I had dinner earlier this week with Katharina Prüm of Joh. Jos. Prüm and Wilhelm Steifensand, one of Prüm’s U.S. importers and president of Valckenberg. The question arose about how to best market German Riesling.
My view on this is that you offer wine lovers something that is unique and they will discover it. You may not win everyone over, but you will find devotees and they will be loyal because good estate German Riesling offers flavors, character and sheer pleasure that can’t be duplicated anywhere else in the wine world.
I noted that as a consumer it’s great to be able to rely on a grower like Joh. Jos. Prüm for its consistently excellent wines. And as a journalist and critic of German wines, I have confidence in recommending such wines to our readers.
At that point Katharina said, “We try to make the best wines we can each year, but we never know if we succeed until we taste the new vintage. People don’t realize how hard we work all year in the vineyards and the decisions that we make along the way. There’s no guarantee.”
Katharina’s first “official” vintage at her family’s estate was 2003; she was 24 years old. Her father Manfred also took the reins at 24, with the 1959 vintage. The exceptional ’03 vintage is the modern equivalent of 1959.
We had tasted a Wehlener Sonnenuhr Auslese 1994 and a Wehlener Sonnenuhr Auslese 1998. They were very different wines and not just because the weather was different in ’94 and ’98. “We weren’t making the selections in the 1990s like we do now, especially since 2000,” explained Katharina. Even between the ’94 and ’98, you could see the latter year was a much bigger, more powerful wine, harvested at higher ripeness levels. The 1994 was more of a true auslese and combined with the racy acidity of the vintage, elegant and refreshing. The 1998 showed more power and seemed softer beside the ’94, despite having good structure itself.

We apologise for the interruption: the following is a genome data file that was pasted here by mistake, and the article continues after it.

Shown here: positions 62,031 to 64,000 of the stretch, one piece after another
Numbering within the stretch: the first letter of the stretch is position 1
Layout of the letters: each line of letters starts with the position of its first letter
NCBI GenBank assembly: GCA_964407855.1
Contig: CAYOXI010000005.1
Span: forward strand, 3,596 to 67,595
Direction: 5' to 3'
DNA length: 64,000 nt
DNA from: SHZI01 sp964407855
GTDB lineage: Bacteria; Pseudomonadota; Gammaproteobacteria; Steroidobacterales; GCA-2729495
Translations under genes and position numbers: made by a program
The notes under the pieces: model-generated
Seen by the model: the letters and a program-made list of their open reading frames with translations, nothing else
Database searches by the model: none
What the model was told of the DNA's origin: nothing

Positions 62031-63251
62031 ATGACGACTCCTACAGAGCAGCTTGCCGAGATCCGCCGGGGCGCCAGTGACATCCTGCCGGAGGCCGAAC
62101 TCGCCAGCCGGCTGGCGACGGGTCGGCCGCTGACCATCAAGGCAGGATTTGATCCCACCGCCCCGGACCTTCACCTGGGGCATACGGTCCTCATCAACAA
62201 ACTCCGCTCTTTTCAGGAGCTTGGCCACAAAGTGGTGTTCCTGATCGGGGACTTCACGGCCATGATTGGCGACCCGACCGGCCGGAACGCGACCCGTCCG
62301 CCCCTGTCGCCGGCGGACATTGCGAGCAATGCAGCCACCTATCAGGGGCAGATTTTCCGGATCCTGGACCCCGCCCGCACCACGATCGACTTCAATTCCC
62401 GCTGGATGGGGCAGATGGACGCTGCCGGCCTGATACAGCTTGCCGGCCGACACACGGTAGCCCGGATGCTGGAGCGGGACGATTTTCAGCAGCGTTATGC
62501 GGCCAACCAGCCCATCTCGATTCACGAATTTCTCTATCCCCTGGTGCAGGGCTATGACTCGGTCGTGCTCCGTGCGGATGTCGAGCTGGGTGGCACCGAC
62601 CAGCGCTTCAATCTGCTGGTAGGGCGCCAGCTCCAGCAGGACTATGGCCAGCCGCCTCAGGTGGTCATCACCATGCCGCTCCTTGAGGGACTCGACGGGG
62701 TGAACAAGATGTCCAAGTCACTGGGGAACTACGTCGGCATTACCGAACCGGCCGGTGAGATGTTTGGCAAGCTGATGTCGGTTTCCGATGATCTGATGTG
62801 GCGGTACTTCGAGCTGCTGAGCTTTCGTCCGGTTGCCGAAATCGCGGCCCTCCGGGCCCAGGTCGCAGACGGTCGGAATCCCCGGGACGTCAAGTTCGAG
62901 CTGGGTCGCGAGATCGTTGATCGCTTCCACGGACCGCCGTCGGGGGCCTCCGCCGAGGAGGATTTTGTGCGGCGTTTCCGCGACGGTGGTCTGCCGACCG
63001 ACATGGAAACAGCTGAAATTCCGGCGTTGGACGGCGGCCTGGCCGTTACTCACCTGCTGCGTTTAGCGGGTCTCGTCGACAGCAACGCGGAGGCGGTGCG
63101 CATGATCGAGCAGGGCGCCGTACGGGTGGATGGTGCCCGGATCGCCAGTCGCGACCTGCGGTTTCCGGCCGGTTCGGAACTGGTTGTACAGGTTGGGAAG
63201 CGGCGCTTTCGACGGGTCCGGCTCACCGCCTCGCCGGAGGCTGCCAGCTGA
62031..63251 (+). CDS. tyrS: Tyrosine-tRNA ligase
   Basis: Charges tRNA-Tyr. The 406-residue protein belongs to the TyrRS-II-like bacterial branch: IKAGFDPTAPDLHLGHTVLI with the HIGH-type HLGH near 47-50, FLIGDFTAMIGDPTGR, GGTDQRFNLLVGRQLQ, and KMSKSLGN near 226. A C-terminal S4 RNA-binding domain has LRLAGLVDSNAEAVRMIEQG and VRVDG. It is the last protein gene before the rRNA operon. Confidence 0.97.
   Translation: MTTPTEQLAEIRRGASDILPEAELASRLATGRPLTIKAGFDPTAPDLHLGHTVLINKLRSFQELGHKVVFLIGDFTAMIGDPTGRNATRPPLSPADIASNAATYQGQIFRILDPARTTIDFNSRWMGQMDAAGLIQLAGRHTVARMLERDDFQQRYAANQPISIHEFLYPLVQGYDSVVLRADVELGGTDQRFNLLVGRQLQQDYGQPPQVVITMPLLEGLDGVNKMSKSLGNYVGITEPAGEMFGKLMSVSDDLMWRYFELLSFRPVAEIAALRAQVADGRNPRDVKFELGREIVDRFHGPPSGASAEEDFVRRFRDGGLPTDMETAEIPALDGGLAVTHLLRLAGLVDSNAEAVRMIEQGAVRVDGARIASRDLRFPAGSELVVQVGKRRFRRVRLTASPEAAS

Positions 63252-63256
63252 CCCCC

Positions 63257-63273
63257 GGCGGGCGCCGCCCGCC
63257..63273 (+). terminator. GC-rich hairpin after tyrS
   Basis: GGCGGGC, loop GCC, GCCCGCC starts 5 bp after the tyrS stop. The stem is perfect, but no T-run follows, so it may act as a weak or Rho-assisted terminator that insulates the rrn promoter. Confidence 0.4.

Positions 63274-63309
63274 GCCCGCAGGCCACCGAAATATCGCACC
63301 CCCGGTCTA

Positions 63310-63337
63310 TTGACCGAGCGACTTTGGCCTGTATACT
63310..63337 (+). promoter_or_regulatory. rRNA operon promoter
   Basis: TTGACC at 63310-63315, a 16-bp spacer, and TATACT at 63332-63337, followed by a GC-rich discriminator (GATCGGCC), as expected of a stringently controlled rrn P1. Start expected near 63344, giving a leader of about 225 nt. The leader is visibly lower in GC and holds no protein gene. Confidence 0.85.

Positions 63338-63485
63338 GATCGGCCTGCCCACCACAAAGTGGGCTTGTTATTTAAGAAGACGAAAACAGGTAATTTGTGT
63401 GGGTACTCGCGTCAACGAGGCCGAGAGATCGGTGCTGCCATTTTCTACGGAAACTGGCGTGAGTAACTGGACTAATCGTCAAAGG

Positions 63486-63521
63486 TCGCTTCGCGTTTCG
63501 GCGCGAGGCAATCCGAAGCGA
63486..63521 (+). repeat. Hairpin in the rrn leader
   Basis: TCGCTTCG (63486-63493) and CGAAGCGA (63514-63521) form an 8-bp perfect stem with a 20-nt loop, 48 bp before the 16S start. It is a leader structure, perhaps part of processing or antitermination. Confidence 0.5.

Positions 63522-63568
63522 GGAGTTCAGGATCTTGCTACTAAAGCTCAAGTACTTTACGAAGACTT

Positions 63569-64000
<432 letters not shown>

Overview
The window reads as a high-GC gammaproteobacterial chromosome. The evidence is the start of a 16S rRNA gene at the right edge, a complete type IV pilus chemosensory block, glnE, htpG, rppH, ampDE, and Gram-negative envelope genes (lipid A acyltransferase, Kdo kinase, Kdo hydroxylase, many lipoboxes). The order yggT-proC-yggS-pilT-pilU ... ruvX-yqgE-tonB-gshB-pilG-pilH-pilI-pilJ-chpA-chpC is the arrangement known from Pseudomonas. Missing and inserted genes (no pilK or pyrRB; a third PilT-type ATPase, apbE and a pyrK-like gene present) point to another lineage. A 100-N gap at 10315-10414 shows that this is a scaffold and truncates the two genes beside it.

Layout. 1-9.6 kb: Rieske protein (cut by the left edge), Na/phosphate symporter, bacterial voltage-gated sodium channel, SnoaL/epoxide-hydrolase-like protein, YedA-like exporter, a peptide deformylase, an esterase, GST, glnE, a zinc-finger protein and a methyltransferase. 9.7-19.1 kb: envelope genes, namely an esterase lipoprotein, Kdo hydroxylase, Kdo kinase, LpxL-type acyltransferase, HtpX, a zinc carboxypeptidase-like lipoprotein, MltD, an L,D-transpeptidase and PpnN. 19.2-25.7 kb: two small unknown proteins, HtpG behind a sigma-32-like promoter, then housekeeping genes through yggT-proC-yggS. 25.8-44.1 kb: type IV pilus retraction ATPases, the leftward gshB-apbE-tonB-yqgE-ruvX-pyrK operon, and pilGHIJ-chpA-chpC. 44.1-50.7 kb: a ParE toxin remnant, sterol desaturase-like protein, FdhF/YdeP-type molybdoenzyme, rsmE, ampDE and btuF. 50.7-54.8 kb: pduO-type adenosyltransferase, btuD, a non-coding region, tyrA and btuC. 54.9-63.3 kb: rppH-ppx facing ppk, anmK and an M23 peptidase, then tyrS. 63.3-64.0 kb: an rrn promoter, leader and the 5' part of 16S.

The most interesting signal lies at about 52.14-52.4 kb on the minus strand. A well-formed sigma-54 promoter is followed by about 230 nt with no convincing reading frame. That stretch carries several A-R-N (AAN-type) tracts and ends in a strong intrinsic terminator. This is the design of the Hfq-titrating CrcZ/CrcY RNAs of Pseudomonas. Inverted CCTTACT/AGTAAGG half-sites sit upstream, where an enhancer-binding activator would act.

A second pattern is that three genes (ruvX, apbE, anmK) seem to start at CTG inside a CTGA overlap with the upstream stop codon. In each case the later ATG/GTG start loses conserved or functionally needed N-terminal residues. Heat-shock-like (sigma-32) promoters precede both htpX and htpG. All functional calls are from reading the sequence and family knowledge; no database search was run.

Nik Weis of St.-Urbans-Hof in the Mosel is another grower I respect highly. His view is simple. “In the steep slopes of the best vineyard sites in the Mosel, you have to aim for the best quality possible. There is no other option,” he stated. Indeed, it is these top sites that offer unique expressions of Riesling.
That made me wonder how much I take for granted year in and year out when tasting or buying wines. I expect excellence every year from top estates and houses. When they don’t deliver, or the vintage conditions are difficult, I give them the benefit of the doubt. Even in tough years, the top growers often succeed in making good wines. I believe those who work hard year in and year out to make authentic, handcrafted wines expressive of their origins deserve both my loyalty and my dollars.
James Peterson — San Antonio, Texas — May 12, 2007 1:25am ET
Anacleto Ludovic — paris france — May 12, 2007 2:55pm ET
Marchello Chacchia — Connecticut — May 12, 2007 3:00pm ET
Karl Mark — Geneva, IL. — May 13, 2007 11:13am ET
Jason Fernandez — Boston, MA — May 14, 2007 8:17am ET
Bruce Sanderson — New York — May 14, 2007 10:27am ET
Bruce Sanderson — New York — May 14, 2007 12:23pm ET
James Peterson — San Antonio, Texas — May 14, 2007 12:36pm ET
Joe Chaput — May 14, 2007 2:51pm ET
Matthew Habdas — connecticut — May 14, 2007 10:49pm ET
David Kenney — New Orleans, LA — May 15, 2007 4:48am ET
Jason Fernandez — Boston, MA — May 15, 2007 8:30am ET
Anacleto Ludovic — paris france — May 17, 2007 6:09pm ET
Sips & Tips | Wine & Healthy Living
Video Theater | Collecting & Auctions